7 Eddie Collins – 2B
Eddie Collins holds the distinction of being one of the few players to have stolen six bases in a single game. Collins completed the feat in 1912. Eleven days later, he stole second, third, and home in the same inning. Eddie Collins was part of the 1919 “Black Sox” scandal in which eight players fixed the World Series. Collins was not one of the players accused of intentionally playing poorly and avoided punishment. He won four World Series titles and still holds the record for stolen bases in the World Series with 14. Collins had a total of 741 stolen bases, which was good enough for eighth all-time.
6 Vince Coleman – OF
Vince Coleman is the last player to have stolen over 100 bases in a single season. He burst onto the scene as a rookie in 1985 with 110 steals and helped the St. Louis Cardinals to a World Series appearance in his 3rd year. Coleman managed to steal 100 bases in the next two seasons and led the National League in steals from 1985 to 1990. During his 13-year career, he stole 752 bases, the sixth most of any player in baseball history. Coleman earned two All-Star game appearances and won the Rookie of the Year award.
5 Tim Raines – OF
Tim Raines’ 23 year MLB career features eleven seasons in which he stole more than 40 bases. He led the National League in stolen bases during four consecutive seasons from 1981 to 1984. Raines was the National League Batting Champion in 1986. He was a part of the New York Yankees teams that won the World Series in 1996 and 1998. Raines’ longevity allowed him to steal a total of 808 stolen bases, which puts Raines fifth all-time. His #30 has been retired by the Montreal Expos.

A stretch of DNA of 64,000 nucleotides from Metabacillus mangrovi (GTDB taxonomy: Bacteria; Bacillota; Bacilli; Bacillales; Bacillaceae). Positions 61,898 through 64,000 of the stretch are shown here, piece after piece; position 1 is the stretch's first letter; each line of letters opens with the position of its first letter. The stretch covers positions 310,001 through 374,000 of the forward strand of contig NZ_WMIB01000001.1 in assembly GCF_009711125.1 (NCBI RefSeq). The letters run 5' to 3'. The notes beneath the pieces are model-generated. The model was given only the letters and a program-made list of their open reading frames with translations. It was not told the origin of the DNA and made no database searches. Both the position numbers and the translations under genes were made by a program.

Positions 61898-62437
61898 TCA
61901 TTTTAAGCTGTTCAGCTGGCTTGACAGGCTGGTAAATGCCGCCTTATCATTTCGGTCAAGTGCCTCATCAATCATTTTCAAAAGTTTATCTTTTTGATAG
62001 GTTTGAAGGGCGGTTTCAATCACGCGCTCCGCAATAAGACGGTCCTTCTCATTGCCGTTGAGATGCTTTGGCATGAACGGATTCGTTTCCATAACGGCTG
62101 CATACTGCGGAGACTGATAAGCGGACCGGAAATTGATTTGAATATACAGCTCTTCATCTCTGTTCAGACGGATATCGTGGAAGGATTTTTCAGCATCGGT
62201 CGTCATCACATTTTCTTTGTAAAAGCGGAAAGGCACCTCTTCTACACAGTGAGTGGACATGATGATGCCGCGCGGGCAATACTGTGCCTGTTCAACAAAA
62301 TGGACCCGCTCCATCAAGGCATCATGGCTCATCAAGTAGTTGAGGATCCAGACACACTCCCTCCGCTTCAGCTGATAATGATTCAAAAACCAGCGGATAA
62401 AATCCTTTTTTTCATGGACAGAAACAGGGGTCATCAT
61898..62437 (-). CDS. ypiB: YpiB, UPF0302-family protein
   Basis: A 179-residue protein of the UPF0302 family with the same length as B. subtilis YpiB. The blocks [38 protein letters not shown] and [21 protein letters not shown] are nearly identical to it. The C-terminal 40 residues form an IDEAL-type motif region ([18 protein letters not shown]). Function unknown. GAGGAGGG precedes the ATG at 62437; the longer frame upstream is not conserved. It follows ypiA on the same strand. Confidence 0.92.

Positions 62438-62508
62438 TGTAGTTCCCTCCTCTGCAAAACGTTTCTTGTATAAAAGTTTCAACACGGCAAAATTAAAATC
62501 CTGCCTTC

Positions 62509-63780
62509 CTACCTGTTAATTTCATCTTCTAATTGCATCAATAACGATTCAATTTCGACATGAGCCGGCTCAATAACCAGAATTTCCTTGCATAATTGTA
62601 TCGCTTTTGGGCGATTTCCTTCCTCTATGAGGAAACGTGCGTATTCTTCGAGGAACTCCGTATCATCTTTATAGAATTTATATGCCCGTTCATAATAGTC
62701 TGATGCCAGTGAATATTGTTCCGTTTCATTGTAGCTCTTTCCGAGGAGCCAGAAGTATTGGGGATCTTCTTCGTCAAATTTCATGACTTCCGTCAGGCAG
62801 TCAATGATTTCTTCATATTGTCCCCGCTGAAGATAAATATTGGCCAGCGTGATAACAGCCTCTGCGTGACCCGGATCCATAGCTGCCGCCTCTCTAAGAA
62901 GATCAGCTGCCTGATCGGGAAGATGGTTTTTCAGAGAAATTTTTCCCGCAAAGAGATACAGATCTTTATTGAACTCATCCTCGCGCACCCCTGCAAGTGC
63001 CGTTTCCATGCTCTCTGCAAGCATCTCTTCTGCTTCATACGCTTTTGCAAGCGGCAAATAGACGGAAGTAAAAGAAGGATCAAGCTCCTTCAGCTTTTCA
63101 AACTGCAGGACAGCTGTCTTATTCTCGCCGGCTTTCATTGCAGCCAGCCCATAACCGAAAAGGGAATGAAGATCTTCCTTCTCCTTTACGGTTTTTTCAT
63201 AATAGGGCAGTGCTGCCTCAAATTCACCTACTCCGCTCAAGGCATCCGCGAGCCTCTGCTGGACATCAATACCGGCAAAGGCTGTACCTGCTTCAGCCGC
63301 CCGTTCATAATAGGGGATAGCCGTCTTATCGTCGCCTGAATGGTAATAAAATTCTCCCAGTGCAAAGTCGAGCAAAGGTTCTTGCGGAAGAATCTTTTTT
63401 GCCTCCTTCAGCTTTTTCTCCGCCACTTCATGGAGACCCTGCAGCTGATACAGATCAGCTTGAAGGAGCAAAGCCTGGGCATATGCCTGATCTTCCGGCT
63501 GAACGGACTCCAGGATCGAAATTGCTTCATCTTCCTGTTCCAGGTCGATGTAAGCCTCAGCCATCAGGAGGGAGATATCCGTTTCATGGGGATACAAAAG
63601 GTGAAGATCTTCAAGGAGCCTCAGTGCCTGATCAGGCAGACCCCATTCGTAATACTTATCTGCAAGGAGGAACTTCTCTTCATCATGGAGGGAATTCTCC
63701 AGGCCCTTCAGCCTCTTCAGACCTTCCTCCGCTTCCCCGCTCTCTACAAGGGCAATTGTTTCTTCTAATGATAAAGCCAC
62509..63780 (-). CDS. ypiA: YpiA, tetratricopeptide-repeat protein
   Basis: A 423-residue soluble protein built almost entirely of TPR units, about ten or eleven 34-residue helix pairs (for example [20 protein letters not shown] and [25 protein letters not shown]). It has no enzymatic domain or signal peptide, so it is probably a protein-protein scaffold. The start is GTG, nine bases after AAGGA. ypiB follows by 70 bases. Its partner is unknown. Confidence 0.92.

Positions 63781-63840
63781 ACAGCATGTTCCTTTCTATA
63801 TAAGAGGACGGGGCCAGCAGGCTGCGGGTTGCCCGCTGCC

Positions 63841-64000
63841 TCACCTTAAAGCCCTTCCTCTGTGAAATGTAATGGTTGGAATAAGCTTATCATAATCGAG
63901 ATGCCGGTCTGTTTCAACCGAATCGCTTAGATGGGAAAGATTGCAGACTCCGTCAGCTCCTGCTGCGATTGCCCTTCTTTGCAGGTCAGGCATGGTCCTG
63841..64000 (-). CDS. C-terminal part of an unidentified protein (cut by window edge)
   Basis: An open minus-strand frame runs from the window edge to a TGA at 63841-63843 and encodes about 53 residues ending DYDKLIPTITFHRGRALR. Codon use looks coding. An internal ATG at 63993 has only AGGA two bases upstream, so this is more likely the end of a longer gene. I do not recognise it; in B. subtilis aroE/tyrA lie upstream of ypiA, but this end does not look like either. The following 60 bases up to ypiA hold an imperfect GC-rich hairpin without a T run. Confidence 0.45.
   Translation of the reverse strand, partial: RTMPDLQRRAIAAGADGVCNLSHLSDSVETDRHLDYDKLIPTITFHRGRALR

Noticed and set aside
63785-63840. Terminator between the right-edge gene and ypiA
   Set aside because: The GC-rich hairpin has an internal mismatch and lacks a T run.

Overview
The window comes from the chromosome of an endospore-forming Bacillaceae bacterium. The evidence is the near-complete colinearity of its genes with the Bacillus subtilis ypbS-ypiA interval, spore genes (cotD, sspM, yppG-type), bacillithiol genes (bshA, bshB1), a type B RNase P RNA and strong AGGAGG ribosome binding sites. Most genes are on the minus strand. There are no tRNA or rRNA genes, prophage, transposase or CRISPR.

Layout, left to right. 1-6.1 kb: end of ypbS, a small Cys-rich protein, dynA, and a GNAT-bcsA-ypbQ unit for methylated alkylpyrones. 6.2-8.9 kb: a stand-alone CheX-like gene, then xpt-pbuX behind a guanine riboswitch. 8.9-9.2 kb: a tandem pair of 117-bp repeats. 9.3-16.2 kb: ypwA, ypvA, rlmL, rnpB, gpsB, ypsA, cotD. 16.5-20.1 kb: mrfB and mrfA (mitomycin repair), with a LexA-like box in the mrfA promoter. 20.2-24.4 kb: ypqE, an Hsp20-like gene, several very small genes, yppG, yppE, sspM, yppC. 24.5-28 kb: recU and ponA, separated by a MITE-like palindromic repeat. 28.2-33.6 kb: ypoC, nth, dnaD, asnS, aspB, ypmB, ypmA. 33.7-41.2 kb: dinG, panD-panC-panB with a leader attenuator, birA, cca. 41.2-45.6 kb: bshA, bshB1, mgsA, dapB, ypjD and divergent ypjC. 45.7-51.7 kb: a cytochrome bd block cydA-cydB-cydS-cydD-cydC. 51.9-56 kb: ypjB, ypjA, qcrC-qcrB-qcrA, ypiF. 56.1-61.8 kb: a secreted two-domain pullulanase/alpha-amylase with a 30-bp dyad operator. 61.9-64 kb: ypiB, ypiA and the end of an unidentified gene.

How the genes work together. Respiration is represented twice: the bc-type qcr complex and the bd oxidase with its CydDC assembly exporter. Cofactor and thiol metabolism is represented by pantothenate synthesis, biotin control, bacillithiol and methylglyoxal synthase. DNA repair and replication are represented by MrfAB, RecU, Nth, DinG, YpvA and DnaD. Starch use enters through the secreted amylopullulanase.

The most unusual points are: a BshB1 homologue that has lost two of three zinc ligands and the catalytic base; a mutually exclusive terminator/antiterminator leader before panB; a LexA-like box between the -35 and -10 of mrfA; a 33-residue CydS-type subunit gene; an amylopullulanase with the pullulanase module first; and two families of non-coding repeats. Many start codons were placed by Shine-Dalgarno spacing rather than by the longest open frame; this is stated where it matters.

4 Ty Cobb – OF
Ty Cobb played the game with a ferocity that would be unacceptable in our present culture. He developed a reputation for spiking opposing players when he would slide into a base. In the 1909 World Series, he attempted to steal second base when he received a tag hard in the face by Honus Wagner that split Cobb’s lip. Cobb led the American League in stolen bases six times during his career and once stole 96 bases in a single season. He was inducted to the Baseball Hall of Fame as a member of its first class in 1936.
3 Billy Hamilton – OF
Billy Hamilton earned the nickname “Sliding Billy” before the turn of the 20th century. He is the only player to have stolen over 100 bases in a season four times in his career. He was a two time National League batting champion, four time leader in runs scored, and led the league in stolen bases five times. In ten of his fourteen seasons in the major leagues, he stole more than 40 bases in a season. Although he never won a World Series, Hamilton was elected to the Baseball Hall of Fame in 1961. His 914 career stolen bases are the third most of all-time
2 Lou Brock – OF
Lou Brock retired as the all-time leader in career stolen bases with 938. He has since been surpassed, but during his time, Brock was the greatest base runner in baseball. At the age of 35, Brock stole 118 bases during the 1974 season, more than any other player during the modern era up until that point. Brock led the National League in stolen bases eight times and had thirteen seasons in which he stole over 40 bases. Brock has had his #20 retired by the St. Louis Cardinals and was inducted into the Baseball Hall of Fame in 1985.
1 Rickey Henderson – OF
Rickey Henderson’s incredible speed enabled him to have a 25-year career in Major League Baseball. During that time, Henderson amassed and incredible 1,406 stolen bases, almost 500 more than any other player in baseball history. He holds the modern record for most stolen bases in a season at 130. Henderson was the twelve-time American League stolen bases leader and was named the AL MVP in 1990. Henderson won two World Series titles; in 1989 with the Oakland Athletics and in 1993 with the Toronto Blue Jays. Henderson has had his #24 retired by the Oakland Athletics and was inducted into Cooperstown in 2009.